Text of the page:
This is currently one of my favorite IEMs with its clean and crisp response and excellent soundstage. So what does an great DAC/AMP like the Bolt have to offer to this prestigious IEM? The answer is more details, more resolution, and more immersion. What the Bolt does is it gives and already immaculate stereo image a more solidified appearance. It might not sound all that appealing, but the much tighter response created a more articulate sound field while still keeping its width and dimension. The vocal definition in the mids couldn’t be more crisp if it tried. They’re just so full, clean and offer up so much detail for an IEM that the right emotive vocalist can sound staggering compared to the Bladr without the Bolt. 

SIVGA Phoenix

Not the ideal headphone for on the go listening, but I couldn’t help myself here. Plus, I wanted to see what the Bolt could bring to an open-back headphone. It is possible to plug in the Bolt via USB to your gaming console, or if you primarily use your PC or Mac to listen to your music. The Phoenix is one of the more notable open-back headphones to come out this year and was excited to hear what I could get with the Bolt. What I heard from this pairing was phenomenal. Especially in classical tracks, which shows off all of the incredible natural characteristics the headphones are strong with. Bass response is so much smoother here, and the placement, that much more impactful. The expression of the mid-tones is made with even more alluring textures and artifacts that all add to the character of this sound signature. I felt the most immediate difference pairing the Bolt with the SIVGA Phoenix, and I’m so happy with how great it sounds.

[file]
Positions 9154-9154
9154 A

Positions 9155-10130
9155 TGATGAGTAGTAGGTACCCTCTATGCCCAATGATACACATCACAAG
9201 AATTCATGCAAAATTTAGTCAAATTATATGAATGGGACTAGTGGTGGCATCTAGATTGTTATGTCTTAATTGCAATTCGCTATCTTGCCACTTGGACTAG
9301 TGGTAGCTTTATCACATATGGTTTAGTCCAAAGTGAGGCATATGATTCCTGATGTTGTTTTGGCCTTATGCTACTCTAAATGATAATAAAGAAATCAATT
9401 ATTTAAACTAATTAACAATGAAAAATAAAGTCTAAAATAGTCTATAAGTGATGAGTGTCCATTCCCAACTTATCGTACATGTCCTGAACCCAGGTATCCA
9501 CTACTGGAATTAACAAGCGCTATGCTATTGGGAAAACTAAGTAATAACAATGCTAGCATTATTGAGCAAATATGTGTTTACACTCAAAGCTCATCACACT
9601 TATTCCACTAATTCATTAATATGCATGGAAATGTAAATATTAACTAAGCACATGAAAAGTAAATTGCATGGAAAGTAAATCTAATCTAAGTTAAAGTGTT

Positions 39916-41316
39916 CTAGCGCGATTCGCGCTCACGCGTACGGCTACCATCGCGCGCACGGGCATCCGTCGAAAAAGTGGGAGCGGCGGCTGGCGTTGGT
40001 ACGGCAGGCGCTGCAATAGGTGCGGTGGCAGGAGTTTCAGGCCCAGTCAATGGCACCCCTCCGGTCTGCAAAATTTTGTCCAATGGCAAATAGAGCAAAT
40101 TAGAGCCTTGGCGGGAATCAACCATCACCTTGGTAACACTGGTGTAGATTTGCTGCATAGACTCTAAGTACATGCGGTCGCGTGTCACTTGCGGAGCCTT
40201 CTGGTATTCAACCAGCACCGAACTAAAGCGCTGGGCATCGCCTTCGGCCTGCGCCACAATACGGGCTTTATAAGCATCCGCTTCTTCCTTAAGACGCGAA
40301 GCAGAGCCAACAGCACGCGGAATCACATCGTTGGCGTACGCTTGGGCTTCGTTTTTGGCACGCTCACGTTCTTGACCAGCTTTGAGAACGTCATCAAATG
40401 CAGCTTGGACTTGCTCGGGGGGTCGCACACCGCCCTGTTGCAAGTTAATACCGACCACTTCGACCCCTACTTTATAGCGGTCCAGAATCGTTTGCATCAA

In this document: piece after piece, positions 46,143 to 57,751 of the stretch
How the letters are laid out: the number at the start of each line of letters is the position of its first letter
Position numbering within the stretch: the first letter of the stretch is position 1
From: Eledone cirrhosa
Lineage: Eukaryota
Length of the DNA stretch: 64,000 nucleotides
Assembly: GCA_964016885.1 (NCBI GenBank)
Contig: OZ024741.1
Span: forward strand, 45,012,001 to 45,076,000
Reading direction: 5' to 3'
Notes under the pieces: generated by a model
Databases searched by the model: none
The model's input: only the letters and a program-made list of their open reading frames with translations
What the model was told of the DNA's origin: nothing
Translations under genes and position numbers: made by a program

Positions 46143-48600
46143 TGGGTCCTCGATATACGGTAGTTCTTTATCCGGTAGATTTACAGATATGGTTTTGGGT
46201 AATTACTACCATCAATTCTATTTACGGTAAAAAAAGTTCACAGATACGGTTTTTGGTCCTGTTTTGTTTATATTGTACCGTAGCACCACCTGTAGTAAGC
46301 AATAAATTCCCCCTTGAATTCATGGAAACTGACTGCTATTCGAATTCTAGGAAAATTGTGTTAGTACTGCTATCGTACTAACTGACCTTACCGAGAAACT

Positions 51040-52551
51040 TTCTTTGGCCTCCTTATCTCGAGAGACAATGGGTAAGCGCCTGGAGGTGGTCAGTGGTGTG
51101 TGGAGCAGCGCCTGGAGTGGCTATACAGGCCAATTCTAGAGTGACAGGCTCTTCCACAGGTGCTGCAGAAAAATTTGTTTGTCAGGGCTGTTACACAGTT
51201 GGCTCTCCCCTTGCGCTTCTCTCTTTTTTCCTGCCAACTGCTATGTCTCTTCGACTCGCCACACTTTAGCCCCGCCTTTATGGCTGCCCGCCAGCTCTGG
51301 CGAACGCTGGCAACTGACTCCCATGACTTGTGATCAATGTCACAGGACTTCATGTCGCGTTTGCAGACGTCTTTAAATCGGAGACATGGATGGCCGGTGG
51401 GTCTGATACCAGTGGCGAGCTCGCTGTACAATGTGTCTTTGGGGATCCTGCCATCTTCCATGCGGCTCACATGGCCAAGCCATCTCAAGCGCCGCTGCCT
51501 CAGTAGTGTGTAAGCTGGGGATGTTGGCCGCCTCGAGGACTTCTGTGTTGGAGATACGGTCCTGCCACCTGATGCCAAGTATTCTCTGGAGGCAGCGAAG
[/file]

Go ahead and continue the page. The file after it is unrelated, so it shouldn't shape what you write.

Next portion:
The Bolt is only $99.99, and it is absolutely a must buy with any of your major headphone or IEM purchases. This is a small, simple, easy to use DAC, and if your wan’t to really enhance your audio at home or one the go without wanting to throw money at a higher-end system, the Bolt is a perfect device. The Bolt makes all your music feel natural and more detailed through significant improvements in imaging and resolution. Using the Bolt for MQA is a must, but it will also make all of your streaming track sound a whole lot better. For the price, it’s one hell of a value, and is a great jumping off point to try more DAC/AMPs in the future. I can’t wait to try it with more pairings. 

Pros and Cons

Pros: Portability, resolution, MQA, build, detail retrieval

Cons: Needs extra adapters for IPhones 

The HELM Audio Bolt is available on Amazon, or from their website.

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Alex S. is a sound designer and voice-over artist who has worked in film, commercials, and podcasts. He loves horror movies and emo music.